It was announced on Tuesday that Pittsburgh Steelers safety Troy Polamalu would be the first to be inducted into the Pro Football Hall of Fame on Saturday, August 7. It was later changed to have him inducted 10th. Was that his choice? It wouldn’t be entirely surprising, given the nerves he expressed recently.
Speaking with Clark Judge of the Talk of Fame Network, the legendary safety discussed the mixed emotions that he is feeling now that he is finally on the eve of the big day, the crown jewel of his football legacy—and how important it is that this is for everybody who helped get him to this point.
“Very excited to see my teammates to rehash some great, exciting memories. Nervous for a speech”, he said about his feelings ahead of the event. “Anxious because I want to make sure that the people that have been huge influences on my life (are mentioned). And I do mean a lot of people. Because for someone like me no small thing … no glass of water that someone offered me … was insignificant”.
That is a very Troy Polamalu reaction, and frankly, it wouldn’t be very Polamalu for him to go first, either, even if he is arguably the most significantly player to be going into the Hall of Fame with this particular class as a first-ballot enshrinee.
For somebody who was so accomplished throughout his career, he has sure made it a habit of crediting others for his success, much like a quarterback would do, crediting his offensive line, his receivers, and his defense for making his game possible.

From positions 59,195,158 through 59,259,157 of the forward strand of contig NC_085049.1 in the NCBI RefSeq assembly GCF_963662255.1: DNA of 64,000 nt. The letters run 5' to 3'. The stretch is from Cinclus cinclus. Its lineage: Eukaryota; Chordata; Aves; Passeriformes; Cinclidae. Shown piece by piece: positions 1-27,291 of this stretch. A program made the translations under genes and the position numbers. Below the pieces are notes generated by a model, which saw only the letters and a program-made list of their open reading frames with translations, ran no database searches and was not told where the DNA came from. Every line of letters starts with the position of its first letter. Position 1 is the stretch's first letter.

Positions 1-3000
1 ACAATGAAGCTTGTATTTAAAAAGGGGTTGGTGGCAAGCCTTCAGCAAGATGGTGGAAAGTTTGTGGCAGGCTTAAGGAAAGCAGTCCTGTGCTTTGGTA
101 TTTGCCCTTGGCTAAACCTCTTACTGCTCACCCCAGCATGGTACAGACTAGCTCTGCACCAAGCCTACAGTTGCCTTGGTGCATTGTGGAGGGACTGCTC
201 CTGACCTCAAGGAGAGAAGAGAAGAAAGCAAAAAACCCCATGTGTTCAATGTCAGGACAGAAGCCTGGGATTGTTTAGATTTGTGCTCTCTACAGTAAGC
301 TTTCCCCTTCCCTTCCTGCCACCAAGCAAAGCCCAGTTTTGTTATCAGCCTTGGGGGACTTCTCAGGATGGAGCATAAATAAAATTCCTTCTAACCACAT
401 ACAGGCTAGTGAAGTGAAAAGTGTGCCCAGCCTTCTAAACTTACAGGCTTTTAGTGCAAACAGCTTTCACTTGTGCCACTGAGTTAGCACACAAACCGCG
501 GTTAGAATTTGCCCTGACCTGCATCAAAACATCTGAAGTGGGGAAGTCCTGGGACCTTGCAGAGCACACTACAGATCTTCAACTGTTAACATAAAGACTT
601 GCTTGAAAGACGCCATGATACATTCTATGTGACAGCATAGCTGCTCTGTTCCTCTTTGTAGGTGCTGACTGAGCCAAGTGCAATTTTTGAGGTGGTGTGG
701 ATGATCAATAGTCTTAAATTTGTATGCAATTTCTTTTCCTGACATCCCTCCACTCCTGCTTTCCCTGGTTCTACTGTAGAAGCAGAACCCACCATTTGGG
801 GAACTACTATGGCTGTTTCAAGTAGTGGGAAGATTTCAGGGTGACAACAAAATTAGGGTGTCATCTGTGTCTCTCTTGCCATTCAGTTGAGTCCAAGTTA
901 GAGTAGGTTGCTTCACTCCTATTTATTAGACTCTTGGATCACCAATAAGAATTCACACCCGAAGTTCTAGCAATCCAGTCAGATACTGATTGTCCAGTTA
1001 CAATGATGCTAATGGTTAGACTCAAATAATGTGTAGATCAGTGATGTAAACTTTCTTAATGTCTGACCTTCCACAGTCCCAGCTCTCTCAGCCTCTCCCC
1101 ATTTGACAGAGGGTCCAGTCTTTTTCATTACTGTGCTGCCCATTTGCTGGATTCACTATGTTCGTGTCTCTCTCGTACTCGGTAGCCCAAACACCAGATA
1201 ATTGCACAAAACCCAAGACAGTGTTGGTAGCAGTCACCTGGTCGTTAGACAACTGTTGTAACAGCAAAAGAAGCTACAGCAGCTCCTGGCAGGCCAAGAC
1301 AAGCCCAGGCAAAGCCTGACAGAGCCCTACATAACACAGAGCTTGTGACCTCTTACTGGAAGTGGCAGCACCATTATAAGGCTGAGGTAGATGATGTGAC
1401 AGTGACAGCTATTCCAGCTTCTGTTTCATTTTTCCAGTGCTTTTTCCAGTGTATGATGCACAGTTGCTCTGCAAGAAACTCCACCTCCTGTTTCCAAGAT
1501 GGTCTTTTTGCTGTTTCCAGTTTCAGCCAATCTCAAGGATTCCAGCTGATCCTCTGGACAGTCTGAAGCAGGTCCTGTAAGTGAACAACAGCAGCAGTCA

But Polamalu’s response is not out of some sort of duty to leadership roles. It comes from him naturally, as an expression of what he really believes. It’s entirely in keeping with the character of the man that we’ve grown to know over the course of the better part of the past two decades.
For how many of you is Polamalu your favorite player of all time? I’m sure it’s a sizeable percentage, and it’s been well-earned both on and off the field. The fact that he would be bashful upon hearing that is part of the reason people are drawn to him.
“Coming where I came from, that meant a lot”, he said of getting any little help over the years. “And I don’t want to miss out on that. I’m nervous that I don’t give the proper thanks, and people won’t feel the gratitude that I really want to give them. So there’s a lot of mixed emotions going on with that”.
The Hall of Fame is putting limitations on speech length this year, so there won’t be any half-hour-long marathons anymore. Still, no matter how long you speak, it seems inevitable that you’ll manage to forget somebody. It’s just a law of nature.